My own experience mirrors this. When I was in primary school I naturally gravitated towards the plants in the class room. My lovely teacher, Mrs Till encouraged me and made me plant monitor which involved looking after and watering the plants each day. Mrs Till presented me with a certificate for “The Boy with Greenest Fingers” at the end of the class year.
However, all that existed in the grammar school I attended was a voluntary nature / wildlife group. This group met infrequently to plant trees and clear wild blackberry vines. Other than planting a tobacco plant to see if we could observe acid rain burning its sensitive leaves, gardening did not exist on the curriculum.
I had my own plot of garden at home. In this plot I would grow lots of lupins, carnations and dahlias. I quickly discovered that I had “green fingers” and my enterprising brain soon saw me selling plants to school teachers. After all the school buses had ferried my fellow students home I would return to school chauffeured by my mum with the boot of her Datsun Cherry full of plants. I made some decent pocket money from this, selling boxes for £5 a time. Teachers would occasionally ask me to stay behind after class, not through any naughtiness on my behalf but to ask for some tips about their carnations!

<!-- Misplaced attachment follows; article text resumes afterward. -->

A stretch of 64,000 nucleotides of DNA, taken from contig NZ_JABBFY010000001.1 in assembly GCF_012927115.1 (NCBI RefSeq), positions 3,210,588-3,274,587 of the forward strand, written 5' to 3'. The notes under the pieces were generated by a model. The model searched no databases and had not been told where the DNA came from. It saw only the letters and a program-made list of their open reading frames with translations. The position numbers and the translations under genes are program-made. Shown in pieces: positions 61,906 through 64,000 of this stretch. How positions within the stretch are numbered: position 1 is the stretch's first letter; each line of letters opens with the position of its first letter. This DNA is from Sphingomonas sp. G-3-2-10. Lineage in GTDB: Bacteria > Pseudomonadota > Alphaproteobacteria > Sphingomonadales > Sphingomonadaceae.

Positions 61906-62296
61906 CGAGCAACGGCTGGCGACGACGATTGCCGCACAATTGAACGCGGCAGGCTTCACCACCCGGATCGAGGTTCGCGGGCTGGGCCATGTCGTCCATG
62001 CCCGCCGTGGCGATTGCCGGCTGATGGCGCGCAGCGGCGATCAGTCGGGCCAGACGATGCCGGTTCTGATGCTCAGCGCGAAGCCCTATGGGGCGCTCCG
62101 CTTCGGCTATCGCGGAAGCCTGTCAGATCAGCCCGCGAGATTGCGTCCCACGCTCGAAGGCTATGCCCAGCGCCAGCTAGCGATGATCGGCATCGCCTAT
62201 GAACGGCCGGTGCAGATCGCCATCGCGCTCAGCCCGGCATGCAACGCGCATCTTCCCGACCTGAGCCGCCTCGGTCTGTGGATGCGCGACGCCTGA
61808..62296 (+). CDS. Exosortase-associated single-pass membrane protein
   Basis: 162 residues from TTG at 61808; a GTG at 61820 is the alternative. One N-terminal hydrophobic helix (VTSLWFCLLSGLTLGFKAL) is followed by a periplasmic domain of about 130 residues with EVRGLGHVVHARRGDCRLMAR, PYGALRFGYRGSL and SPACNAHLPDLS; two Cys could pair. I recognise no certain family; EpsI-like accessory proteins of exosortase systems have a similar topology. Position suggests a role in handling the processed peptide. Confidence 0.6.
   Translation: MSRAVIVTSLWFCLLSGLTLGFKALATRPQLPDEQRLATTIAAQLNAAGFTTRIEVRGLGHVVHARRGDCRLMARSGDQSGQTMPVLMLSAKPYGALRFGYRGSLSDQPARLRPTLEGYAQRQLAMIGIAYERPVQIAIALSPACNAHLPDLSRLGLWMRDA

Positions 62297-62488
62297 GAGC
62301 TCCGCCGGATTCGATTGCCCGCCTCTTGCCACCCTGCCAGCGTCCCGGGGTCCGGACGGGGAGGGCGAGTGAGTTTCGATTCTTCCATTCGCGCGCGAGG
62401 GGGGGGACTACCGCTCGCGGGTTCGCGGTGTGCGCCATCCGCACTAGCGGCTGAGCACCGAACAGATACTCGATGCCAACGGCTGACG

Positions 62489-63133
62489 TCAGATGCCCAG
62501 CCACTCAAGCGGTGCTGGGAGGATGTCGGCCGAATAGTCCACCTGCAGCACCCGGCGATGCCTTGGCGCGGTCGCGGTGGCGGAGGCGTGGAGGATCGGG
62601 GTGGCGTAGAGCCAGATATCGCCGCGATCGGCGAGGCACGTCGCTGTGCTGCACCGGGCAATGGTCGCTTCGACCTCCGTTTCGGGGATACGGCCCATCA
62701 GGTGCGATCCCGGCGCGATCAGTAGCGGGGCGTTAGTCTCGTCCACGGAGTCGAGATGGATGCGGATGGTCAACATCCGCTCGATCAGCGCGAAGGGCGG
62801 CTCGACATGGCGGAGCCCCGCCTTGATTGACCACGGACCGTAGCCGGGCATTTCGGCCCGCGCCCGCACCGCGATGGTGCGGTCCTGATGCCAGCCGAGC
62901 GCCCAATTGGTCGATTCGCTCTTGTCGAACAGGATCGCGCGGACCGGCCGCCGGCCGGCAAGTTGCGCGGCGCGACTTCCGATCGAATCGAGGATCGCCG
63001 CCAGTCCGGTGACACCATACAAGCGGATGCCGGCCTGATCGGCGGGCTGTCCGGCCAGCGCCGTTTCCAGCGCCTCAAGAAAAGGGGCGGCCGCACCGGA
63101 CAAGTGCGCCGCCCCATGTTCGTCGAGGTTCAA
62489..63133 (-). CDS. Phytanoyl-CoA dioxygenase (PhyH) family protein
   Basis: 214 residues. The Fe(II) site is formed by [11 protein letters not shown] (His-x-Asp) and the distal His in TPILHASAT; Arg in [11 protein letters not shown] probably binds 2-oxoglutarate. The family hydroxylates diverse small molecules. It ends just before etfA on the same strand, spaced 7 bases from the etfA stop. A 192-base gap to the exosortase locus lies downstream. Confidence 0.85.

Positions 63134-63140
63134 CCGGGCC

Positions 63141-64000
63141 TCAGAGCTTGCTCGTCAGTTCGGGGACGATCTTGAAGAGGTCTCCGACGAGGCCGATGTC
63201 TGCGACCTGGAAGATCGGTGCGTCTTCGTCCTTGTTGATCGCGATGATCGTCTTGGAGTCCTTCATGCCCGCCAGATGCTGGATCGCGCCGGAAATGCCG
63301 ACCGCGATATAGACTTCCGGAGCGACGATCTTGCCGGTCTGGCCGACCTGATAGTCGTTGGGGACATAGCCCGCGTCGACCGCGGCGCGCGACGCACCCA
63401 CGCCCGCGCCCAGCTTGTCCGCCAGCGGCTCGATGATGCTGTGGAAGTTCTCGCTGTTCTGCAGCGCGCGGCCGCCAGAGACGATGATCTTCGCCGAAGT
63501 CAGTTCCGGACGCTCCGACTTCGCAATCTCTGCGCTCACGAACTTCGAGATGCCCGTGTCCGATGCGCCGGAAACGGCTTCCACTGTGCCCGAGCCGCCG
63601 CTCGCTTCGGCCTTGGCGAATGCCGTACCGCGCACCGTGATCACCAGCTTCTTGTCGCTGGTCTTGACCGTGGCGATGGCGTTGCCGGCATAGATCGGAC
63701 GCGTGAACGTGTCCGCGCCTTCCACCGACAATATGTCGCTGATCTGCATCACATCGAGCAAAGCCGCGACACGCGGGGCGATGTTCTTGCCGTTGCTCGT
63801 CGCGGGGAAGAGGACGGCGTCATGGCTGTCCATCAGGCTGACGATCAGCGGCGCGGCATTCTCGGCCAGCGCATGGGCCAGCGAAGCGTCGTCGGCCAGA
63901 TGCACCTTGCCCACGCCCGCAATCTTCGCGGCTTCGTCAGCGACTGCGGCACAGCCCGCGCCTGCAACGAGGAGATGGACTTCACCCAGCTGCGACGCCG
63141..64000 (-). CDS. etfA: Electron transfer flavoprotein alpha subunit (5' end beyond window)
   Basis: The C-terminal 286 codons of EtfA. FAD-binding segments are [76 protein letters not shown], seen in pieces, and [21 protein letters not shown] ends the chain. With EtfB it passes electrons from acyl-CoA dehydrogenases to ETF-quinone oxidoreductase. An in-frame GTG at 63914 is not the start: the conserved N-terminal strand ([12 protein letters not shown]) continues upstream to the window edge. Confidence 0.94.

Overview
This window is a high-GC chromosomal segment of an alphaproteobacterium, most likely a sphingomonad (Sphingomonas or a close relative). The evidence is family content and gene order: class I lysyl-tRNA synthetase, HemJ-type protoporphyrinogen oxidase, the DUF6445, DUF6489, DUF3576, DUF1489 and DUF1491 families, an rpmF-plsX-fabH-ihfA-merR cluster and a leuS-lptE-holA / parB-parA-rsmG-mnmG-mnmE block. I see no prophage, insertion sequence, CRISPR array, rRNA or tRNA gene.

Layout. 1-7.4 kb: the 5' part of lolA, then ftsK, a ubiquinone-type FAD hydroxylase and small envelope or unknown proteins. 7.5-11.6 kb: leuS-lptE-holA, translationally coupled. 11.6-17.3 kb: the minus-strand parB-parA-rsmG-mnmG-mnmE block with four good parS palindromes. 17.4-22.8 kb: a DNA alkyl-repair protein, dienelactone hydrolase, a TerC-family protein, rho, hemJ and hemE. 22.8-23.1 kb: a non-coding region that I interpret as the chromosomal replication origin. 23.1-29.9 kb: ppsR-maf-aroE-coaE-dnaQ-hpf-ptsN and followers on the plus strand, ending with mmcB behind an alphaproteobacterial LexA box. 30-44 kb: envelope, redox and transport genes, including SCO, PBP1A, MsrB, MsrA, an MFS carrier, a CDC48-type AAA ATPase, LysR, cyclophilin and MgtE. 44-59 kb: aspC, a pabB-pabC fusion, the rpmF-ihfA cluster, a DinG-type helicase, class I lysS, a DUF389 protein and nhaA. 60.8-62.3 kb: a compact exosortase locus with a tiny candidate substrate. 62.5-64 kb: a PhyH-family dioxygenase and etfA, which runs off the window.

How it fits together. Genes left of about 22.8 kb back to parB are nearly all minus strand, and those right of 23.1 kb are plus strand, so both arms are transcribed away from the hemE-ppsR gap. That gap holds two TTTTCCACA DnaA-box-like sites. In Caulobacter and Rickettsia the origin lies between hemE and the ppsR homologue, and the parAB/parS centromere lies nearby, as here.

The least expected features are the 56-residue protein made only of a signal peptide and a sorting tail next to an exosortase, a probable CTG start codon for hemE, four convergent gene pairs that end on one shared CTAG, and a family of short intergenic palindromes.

I funded my hobbies of vintage scooters and records through gardening for older people in my local neighbourhood. Mrs Rees was a lovely lady who lived 5 minutes walk from my house. I gardened for her for many years and learnt so much from this gentle intelligent gardener.
Me and my parents